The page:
Egypt’s military rulers have forcefully asserted their role in the country’s uncertain revolutionary politics, declaring their intention to preside over the drafting of a new constitution and insisting that the early results of parliamentary voting do not represent Egyptian society.
In a rare briefing with foreign journalists on Wednesday, army General Mukhtar al-Mulla said that parliament’s ability to choose a 100-member assembly that will draft the new constitution will be constrained by military-approved “parameters”, according to media reports.
Just a day after the first round of parliamentary voting finished, delivering Islamists roughly two-thirds of the available seats, Mulla, a member of the ruling Supreme Council of the Armed Forces (SCAF), said the country’s new parliament could not be broadly representative of Egypt because elections are occurring “in such unstable conditions”.
“What we are seeing is free and fair elections … but they certainly don’t represent all sectors of society,” Mulla said, according to the Guardian.
He said that the military would appoint an advisory civilian council to act as an intermediary between the SCAF, parliament and the cabinet – which itself was appointed by the military.
All four groups would have to agree on the composition of the 100-member constitutional assembly, Mulla said.
“There will be an agreement beforehand on the form of this constituent assembly between the cabinet, the advisory committee for the military council, and the parliament,” he told reporters.
Showdown with the Brotherhood
Mulla’s remarks prompted immediate reaction from the Muslim Brotherhood, whose Freedom and Justice Party (FJP) is estimated to have won nearly half of the available seats in the just-finished round of parliamentary voting, the first of three for the lower house.
Brotherhood spokesman Mahmoud Ghozlan said his organisation would boycott the civilian advisory council, since it would constrain the powers of parliament.
Mohamed el-Beltagy, a high-ranking Brotherhood member and FJP candidate, said the military was trying to control the formation of the constituent assembly.
“At any rate, the cabinet or the new consultative council can only offer suggestions that parliament has a right to dismiss and is not bound by,” he told the Reuters news agency.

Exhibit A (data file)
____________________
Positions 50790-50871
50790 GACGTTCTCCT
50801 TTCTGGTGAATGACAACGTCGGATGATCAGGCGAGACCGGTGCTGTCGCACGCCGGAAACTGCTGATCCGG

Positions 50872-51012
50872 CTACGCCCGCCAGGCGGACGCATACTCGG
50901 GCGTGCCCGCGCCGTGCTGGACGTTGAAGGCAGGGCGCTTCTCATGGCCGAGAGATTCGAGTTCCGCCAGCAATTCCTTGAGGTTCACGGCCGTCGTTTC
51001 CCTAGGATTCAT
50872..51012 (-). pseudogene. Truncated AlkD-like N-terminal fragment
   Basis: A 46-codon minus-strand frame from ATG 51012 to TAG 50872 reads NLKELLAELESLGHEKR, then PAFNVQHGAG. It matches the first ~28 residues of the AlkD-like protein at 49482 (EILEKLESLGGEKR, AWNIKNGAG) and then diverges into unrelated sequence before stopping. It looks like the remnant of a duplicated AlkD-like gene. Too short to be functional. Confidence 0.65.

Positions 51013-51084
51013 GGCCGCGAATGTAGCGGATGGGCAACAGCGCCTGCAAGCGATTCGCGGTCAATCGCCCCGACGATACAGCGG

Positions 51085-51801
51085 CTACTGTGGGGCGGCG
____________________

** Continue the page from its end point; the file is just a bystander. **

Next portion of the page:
In his briefing, Mulla implied that the elected parliament would not be representative enough to draft a document that needed to last “for many years to come”.
“We have a lot of other factions such as workers, farmers, engineers and doctors who are not in parliament,” he said, according to the New York Times.
His statements were the latest broadside in a crucial political battle between the SCAF and the Brotherhood, whose Freedom and Justice Party won roughly 48 per cent of the seats available in the first round of voting for the People’s Assembly. The Nour Party, which represents a fundamentalist Salafi constituency, won about 19 per cent.
It was not the first time a member of the SCAF has said that parliament will have limited powers. In late November, General Mamdouh Shahin said parliament would not be able to pick the ministers in a new government.
Egypt’s current constitution, drafted by a military-approved committee and approved by referendum in March, gives the military that power, as well as the power to convene and dissolve parliament.
For its part, the Brotherhood – confident in its electoral chances – supports a strong parliament and has said for months that the majority should choose the new government.
Insider at interior ministry
Also on Wednesday, interim Prime Minister Kamal el-Ganzouri, selected by the SCAF, announced a new cabinet after nearly two weeks of delay. Ganzouri took power after the previous interim government led by Essam Sharaf resigned in the wake of violence between protesters and riot police in Tahrir Square that claimed dozens of lives.
Ganzouri selected an insider to lead the important interior ministry, which protesters have demanded be reformed in the wake of ousting President Hosni Mubarak in February. Interior ministry riot police and security agents are blamed for some of the worst human rights abuses under Mubarak’s reign.
Mohammed Ibrahim Yusuf, who previously led the Giza security directorate for the ministry, will assume the top position.
Foreign Minister Mohammed Kamel Amr and 12 other ministers were retained from Sharaf’s government.
The SCAF announced that it had granted Ganzouri “presidential powers,” giving him greater control to run the country, but no oversight of the armed forces or judiciary.